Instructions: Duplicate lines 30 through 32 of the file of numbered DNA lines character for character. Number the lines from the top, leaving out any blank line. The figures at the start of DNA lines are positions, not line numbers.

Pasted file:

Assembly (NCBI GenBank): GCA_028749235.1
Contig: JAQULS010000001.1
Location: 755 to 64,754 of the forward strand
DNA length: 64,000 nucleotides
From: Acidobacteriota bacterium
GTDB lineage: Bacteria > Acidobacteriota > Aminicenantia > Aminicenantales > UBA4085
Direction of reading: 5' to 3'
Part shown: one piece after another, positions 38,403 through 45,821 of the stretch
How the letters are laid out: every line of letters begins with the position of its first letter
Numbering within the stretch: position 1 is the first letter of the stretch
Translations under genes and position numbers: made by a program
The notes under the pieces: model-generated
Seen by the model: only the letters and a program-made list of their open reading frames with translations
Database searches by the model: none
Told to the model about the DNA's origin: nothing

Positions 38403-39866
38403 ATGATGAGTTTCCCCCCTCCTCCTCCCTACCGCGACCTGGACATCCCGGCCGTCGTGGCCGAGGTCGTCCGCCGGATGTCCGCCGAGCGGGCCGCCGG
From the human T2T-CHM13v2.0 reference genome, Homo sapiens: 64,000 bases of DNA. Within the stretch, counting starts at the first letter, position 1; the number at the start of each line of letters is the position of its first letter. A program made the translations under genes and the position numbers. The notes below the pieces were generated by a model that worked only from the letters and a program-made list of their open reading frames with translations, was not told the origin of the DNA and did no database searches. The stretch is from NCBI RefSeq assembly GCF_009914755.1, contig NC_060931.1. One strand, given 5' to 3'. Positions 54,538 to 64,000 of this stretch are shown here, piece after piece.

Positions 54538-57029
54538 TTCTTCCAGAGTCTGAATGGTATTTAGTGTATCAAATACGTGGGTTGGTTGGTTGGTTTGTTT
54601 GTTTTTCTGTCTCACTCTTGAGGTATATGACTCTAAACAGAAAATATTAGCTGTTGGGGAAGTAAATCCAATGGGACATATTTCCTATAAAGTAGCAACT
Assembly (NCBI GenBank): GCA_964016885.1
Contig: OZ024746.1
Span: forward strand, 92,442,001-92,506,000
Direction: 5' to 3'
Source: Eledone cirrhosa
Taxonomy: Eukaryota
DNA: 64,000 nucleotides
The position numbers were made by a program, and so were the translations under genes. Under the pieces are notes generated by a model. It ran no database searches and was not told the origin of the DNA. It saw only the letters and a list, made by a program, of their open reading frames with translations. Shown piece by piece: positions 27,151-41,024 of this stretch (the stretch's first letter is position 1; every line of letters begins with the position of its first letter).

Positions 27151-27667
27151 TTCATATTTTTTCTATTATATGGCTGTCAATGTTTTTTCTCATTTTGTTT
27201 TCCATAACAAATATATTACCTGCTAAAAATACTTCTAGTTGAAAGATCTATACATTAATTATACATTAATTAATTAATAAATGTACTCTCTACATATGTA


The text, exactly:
Positions 27151-27667
27151 TTCATATTTTTTCTATTATATGGCTGTCAATGTTTTTTCTCATTTTGTTT
27201 TCCATAACAAATATATTACCTGCTAAAAATACTTCTAGTTGAAAGATCTATACATTAATTATACATTAATTAATTAATAAATGTACTCTCTACATATGTA